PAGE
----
Performance Analysis of MISO Multi-hop Over Log-normal Channels 

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Indoor wireless optical communications

Indoor wireless optical communication can be classied into infrared and visible light communications (VLC). VLC has great attention nowadays due to its ability to communicate and illuminate simultaneously. White illumination using light-emitting diodes (LEDs) is preferred for VLC, due to their long lifetimes and energy eciencies (at least 10 times greater than incandescent bulbs). In addition, by as early as 2018, majority of lighting installations are expected to be LED-based. This green technology can be used in places where radio frequency (RF) is prevented such as hospitals and airplanes [22, 23].
Moreover, it can be used for positioning of mobile devices in indoor environments as supermarkets, shopping malls, and museums (using the camera sensor as the receiver). The market for mobile indoor positioning in the retail sector is expected to reach $5 billion by 2018 [24]. Also, sale navigation using VLC technology [25] is very interesting application as depicted in Figure 2.2. In addition, VLC can be used for smart automotive lighting using the already existing LEDs in the car to decrease the percentage of accidents [26].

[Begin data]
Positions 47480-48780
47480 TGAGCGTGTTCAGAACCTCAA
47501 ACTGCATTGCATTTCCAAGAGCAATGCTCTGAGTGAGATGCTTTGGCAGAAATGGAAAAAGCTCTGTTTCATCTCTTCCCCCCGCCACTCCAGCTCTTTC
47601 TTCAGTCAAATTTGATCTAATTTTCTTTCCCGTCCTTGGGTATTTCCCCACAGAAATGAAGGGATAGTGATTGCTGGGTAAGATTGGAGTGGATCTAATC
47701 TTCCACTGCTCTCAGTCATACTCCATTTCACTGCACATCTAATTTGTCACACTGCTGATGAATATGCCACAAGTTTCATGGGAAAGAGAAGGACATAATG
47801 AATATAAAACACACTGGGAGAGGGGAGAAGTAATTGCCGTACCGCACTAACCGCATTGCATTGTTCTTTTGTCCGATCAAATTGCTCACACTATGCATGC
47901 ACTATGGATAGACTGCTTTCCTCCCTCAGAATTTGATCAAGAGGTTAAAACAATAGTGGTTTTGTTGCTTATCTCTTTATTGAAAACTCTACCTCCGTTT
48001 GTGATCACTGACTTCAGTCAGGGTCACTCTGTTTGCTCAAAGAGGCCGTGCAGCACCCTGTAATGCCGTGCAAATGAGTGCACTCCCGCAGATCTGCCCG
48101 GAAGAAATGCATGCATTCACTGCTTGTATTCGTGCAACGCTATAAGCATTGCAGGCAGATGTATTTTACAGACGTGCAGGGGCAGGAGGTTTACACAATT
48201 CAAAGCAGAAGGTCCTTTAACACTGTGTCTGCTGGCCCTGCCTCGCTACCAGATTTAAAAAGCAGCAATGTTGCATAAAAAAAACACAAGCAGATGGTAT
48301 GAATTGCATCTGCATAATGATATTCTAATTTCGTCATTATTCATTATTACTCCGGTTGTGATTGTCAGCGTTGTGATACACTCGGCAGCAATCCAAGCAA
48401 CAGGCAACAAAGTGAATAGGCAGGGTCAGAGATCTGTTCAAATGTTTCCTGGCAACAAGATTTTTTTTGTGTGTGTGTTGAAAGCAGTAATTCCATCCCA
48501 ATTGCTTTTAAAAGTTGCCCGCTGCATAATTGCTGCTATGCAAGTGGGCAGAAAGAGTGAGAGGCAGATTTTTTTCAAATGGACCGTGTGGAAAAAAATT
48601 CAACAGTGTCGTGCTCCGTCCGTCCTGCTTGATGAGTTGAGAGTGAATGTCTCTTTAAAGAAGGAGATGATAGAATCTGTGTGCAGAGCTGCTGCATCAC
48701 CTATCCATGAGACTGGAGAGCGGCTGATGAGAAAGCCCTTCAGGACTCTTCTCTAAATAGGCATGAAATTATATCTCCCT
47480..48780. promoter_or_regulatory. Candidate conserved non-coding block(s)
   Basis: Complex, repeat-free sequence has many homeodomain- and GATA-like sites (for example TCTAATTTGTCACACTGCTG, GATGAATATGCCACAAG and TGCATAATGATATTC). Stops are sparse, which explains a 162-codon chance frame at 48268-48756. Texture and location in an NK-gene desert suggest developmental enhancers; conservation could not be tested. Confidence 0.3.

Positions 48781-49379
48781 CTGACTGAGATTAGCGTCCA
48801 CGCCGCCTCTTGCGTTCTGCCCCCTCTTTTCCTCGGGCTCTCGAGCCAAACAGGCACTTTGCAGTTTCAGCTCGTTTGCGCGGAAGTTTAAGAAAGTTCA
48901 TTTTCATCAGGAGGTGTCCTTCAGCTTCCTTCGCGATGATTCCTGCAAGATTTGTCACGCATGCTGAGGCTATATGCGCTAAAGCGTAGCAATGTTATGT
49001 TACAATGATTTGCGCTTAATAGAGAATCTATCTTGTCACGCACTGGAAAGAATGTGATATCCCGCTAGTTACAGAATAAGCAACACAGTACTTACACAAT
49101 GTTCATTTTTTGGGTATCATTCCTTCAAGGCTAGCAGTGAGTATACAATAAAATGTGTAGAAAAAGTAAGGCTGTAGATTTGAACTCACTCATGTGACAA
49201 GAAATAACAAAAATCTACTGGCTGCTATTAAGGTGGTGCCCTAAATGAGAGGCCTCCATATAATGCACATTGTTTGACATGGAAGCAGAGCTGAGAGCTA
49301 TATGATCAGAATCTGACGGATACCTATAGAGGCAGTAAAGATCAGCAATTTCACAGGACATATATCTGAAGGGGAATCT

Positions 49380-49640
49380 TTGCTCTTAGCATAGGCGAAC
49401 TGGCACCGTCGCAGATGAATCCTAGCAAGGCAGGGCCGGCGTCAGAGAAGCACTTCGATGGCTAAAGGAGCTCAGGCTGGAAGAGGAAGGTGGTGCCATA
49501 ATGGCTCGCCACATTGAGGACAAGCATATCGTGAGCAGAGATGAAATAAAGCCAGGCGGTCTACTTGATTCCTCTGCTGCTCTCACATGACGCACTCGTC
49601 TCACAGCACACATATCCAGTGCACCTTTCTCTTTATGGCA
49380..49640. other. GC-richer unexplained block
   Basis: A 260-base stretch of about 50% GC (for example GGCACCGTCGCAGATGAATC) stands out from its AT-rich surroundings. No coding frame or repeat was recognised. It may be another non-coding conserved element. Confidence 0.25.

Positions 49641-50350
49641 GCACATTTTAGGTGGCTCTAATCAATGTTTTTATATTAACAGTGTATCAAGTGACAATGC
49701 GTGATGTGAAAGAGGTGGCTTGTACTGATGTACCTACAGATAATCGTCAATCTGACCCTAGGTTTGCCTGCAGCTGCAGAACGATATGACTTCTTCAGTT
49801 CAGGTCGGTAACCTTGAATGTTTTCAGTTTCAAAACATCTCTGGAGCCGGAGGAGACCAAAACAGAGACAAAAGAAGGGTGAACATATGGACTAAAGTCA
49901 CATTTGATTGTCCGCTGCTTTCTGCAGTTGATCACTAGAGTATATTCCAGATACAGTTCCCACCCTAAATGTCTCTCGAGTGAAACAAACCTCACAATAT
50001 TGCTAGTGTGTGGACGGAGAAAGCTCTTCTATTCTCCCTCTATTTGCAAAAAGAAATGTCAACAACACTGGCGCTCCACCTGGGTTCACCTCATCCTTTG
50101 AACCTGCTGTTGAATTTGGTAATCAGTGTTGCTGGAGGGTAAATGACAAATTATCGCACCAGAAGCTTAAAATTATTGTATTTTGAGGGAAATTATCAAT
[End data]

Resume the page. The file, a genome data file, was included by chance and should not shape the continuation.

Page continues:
In September 2011, IEEE ratied 802.15.7, a wireless personal area network standard for VLC at data rates ranging from 11 kbps to 96 Mbps [25]. VLC faces a lot of challenges such as increasing the temperature which reduces the LEDs lifetime, dimming of the light source for low data rates, path loss attenuation, sunlight and articial light eects, uctuation of the brightness of light and eye constrains safety and incorrect detection of LED color [27]. Dierent potential solutions are proposed in the literature to mitigate these challenges such as special lters for uctuation of the brightness of the light, advanced modulation techniques for dimming of the light source and feedback correction for the incorrect detection of LED color [27]. High eciency LEDs named organic light emitting diodes (OLEDs), contains multi- lms such as carbon and hydrogen between two conductors, has been introduced since 1990 [28]. The advantages of OLEDs are low cost, no restriction on size, bright, power ecient and light weight. However, OLEDs have many challenges such as degradation of the organic layer and OLEDs have a capacitor-like behavior so huge bandwidth require small photoactive area while small OLEDs does not support the required illumination. These challenges limit the data rate being in the range of 2.7 Mbps [29]. Finally, OLEDs for VLC still needs a lot of developments to be commercialized.